In my previous post, we briefly discussed the separation of ownership from control in the sense that the controllers (managers) of a company are not its owners. However, what if a nation sells off it public and private assets to overseas companies? This has been happening at an alarming rate in the UK according to Will Hutton in this Guardian op-ed. One of the problems for Hutton is that British companies cannot compete with their global rivals because "the enemy of enterprise is the unowned, purposeless British company in thrall to myriad uncommitted, myopic shareholders". According to Hutton, Tata and BMW are successful "because they are family-controlled with long-term, committed owners who have a clear vision and purpose".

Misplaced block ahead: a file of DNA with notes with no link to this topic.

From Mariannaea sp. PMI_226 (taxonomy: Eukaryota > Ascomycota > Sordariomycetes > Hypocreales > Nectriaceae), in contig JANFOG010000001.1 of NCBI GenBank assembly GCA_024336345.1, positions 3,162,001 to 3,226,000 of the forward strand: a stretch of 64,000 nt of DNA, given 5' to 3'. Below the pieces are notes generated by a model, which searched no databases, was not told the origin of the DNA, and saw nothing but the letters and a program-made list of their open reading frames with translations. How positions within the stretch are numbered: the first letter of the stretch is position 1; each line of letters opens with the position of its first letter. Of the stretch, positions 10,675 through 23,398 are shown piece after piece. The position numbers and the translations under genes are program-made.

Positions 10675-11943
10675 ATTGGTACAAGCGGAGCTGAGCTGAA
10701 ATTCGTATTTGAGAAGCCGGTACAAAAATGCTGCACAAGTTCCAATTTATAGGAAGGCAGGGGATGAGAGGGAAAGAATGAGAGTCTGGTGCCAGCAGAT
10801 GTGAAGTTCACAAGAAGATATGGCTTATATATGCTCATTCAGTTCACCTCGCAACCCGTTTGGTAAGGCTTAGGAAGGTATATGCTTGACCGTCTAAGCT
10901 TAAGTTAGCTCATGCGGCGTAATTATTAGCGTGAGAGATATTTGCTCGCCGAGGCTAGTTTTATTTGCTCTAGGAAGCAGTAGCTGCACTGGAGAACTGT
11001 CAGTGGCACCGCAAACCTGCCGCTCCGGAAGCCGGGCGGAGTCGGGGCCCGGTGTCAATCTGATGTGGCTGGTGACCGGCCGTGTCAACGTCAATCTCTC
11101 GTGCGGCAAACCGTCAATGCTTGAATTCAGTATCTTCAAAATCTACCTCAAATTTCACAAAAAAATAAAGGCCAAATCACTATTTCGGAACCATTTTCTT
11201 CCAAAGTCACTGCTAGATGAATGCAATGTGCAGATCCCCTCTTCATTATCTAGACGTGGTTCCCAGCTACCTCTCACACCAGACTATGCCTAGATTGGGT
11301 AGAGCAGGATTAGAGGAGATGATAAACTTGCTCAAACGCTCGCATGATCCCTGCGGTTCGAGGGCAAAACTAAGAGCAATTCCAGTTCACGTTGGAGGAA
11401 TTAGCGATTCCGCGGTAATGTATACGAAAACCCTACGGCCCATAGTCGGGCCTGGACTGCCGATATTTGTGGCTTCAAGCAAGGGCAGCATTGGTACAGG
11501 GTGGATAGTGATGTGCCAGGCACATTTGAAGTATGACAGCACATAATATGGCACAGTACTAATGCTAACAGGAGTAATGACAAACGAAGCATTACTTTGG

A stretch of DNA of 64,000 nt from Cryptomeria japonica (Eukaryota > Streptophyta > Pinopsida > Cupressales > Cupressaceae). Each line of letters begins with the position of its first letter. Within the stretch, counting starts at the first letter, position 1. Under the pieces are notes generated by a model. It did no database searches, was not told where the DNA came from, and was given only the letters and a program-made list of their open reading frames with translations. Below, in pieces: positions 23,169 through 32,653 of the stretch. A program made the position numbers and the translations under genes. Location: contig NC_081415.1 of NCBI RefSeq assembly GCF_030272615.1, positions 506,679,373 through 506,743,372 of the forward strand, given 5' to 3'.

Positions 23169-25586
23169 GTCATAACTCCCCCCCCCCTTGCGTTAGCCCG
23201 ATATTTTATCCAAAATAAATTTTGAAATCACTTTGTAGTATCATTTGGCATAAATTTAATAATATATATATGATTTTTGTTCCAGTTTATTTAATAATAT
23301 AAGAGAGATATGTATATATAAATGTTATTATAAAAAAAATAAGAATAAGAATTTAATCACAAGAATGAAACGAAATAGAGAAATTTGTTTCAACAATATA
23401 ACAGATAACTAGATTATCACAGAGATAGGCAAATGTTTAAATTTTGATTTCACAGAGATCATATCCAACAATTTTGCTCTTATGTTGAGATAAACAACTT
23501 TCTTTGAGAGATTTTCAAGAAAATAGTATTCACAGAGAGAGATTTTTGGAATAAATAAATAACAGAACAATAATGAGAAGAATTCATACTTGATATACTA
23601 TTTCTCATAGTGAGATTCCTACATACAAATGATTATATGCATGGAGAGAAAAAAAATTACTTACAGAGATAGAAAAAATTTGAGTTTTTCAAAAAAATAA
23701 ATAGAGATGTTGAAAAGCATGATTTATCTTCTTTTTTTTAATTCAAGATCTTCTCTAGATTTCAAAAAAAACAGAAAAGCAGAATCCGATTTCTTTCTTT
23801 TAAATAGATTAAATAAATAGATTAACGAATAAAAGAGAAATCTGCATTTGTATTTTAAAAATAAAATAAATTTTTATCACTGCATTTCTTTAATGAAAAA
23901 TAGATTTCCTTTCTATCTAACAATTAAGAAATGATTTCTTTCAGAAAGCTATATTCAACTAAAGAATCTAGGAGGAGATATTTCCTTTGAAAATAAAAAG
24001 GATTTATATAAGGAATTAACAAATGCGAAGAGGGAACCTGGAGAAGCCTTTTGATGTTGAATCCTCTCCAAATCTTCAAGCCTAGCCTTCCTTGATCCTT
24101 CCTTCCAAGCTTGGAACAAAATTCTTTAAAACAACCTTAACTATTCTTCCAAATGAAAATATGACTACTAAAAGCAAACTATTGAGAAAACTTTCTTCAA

As an undergraduate, I was taught about the failure of Herstatt Bank in 1974 and Herstatt risk. This bank was only the 35th largest bank in Germany at the time so why would anyone be interested in studying its failure? Herstatt failed because of its involvement in risky foreign exchange business. When it closed its doors on 26 June 1974, counterparty banks (mainly in New York) had not received dollars due to them because of time-zone differences - this is known as settlement risk. The cross-jurisdictional implications of its failure resulted in the Bank for International Settlements setting up the Basel Committee on Banking Supervision and Herstatt's failure was a key reason for the establishment of real-time gross settlements systems, which ensures that payments between two banks are executed in real time. The Bank of England's Ben Norman has an interesting post on Herstatt over at the Bank's new blog ( Bank Underground ). As well as giving an excellent overview of